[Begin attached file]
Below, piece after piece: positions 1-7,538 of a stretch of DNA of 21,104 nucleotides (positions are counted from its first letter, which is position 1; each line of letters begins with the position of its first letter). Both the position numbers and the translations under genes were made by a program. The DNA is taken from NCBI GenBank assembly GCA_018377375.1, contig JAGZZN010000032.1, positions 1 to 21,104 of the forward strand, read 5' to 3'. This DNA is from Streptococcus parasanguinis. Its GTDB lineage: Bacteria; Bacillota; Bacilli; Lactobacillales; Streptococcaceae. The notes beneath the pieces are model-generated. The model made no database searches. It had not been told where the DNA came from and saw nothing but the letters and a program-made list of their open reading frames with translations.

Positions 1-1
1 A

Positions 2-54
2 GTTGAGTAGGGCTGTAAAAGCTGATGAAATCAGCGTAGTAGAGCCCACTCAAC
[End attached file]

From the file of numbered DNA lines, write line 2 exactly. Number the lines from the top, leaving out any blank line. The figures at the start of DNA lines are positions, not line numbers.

Positions 1-1